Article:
• APPEND - If the file is opened for WRITE access then bytes will be written to the end of the file rather than the beginning. If the file is opened for write access by other programs, then it is file system specific if writing to the end of the file is atomic.

  • CREATE - Create a new file if it does not exist. This option is ignored if the CREATE_NEW option is also set. The check for the existence of the file and the creation of the file if it does not exist is atomic with respect to other file system operations.

  • CREATE_NEW - Create a new file, failing if the file already exists. The check for the existence of the file and the creation of the file if it does not exist is atomic with respect to other file system operations.

  • DELETE_ON_CLOSE - Delete on close. When this option is present then the implementation makes a best effort attempt to delete the file when closed by the appropriate close method. If the close method is not invoked then a best effort attempt is made to delete the file when the Java virtual machine terminates (either normally, as defined by the Java Language Specification, or where possible, abnormally). This option is primarily intended for use with work files that are used solely by a single instance of the Java virtual machine. This option is not recommended for use when opening files that are open concurrently by other entities. Many of the details as to when and how the file is deleted are implementation specific and therefore not specified. In particular, an implementation may be unable to guarantee that it deletes the expected file when replaced by an attacker while the file is open. Consequently, security sensitive applications should take care when using this option.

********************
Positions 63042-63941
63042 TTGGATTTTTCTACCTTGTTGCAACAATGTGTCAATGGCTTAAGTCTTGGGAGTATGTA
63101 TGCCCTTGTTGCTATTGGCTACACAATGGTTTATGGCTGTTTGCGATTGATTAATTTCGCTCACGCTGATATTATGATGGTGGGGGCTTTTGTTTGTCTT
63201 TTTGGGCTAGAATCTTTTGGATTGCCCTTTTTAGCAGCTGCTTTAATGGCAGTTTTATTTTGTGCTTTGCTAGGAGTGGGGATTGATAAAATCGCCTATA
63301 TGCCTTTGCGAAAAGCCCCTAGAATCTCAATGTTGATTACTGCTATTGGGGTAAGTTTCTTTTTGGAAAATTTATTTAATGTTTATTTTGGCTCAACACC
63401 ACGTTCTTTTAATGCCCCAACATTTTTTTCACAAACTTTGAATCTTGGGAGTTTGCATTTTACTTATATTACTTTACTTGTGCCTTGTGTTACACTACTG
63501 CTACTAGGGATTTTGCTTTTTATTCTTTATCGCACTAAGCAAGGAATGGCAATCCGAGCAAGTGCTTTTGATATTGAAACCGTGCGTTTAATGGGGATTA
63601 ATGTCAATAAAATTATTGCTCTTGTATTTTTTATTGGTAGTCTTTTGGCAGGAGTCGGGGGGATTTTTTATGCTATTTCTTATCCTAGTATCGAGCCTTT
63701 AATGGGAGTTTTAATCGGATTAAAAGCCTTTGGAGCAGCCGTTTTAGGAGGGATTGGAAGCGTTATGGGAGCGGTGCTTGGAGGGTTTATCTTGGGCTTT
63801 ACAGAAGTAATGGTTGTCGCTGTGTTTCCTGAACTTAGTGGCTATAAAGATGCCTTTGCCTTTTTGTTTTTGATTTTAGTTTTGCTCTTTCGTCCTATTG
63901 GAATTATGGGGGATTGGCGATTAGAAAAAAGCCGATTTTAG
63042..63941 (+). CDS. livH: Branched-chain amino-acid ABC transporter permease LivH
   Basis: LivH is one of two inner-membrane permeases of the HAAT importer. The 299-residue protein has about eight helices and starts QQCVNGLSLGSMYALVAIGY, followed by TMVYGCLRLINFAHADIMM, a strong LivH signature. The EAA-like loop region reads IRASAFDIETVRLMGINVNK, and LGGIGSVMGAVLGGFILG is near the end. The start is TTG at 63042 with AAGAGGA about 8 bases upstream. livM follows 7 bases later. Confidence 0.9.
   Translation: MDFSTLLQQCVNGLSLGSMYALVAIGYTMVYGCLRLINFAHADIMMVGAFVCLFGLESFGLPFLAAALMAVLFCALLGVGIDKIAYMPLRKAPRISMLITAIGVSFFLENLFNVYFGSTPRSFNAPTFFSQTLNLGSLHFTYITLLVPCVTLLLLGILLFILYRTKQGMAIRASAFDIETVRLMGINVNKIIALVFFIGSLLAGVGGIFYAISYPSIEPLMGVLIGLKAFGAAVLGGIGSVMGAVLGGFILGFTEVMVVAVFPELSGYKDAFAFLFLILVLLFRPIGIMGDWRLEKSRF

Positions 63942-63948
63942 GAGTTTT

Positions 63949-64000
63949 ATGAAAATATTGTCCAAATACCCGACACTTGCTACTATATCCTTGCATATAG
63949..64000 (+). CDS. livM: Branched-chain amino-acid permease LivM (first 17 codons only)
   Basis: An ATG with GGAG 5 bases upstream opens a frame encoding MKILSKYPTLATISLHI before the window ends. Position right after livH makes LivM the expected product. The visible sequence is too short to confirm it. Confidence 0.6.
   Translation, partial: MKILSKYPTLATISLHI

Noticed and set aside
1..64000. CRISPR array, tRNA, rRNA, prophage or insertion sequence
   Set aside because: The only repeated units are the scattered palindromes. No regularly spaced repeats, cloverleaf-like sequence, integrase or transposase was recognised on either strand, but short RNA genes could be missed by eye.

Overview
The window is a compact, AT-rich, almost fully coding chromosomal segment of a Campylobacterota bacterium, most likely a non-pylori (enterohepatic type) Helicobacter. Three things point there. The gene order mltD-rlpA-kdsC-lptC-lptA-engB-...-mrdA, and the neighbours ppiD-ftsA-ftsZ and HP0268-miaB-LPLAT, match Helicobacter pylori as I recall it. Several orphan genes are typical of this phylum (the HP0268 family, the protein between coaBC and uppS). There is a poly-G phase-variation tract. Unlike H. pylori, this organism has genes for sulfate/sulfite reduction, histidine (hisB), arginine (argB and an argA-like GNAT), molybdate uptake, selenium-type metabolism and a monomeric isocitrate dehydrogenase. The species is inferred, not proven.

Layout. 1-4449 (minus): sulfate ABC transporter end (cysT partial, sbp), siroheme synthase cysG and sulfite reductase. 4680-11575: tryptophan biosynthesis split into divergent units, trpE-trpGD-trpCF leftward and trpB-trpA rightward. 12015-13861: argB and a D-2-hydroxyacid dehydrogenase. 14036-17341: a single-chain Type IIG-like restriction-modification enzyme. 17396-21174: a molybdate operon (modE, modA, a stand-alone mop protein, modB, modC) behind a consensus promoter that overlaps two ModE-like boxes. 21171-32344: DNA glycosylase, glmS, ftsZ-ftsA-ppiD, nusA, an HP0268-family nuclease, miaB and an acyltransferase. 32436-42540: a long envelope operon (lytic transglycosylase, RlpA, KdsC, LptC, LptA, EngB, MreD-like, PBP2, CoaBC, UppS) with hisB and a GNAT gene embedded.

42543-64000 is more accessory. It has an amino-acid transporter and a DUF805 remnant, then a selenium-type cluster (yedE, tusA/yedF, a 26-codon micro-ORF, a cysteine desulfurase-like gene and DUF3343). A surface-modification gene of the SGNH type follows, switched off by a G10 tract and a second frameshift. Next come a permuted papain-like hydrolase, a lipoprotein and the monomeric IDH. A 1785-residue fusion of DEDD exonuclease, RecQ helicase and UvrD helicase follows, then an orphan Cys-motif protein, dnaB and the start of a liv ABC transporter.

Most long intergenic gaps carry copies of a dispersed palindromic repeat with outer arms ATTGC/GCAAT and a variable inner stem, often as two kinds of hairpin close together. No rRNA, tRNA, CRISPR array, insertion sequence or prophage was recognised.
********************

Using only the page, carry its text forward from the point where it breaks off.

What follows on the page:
• DSYNC - Requires that every update to the file's content be written synchronously to the underlying storage device.

  • READ - Open for read access.

  • SPARSE - Sparse file. When used with the CREATE_NEW option then this option provides a hint that the new file will be sparse. The option is ignored when the file system does not support the creation of sparse files.

  • SYNC - Requires that every update to the file's content or metadata be written synchronously to the underlying storage device.

  • TRUNCATE_EXISTING - If the file already exists and it is opened for WRITE access, then its length is truncated to 0. This option is ignored if the file is opened only for READ access.

  • WRITE - Open for write access.

Glob argument

The newDirectoryStream method in the Files class accepts a glob argument: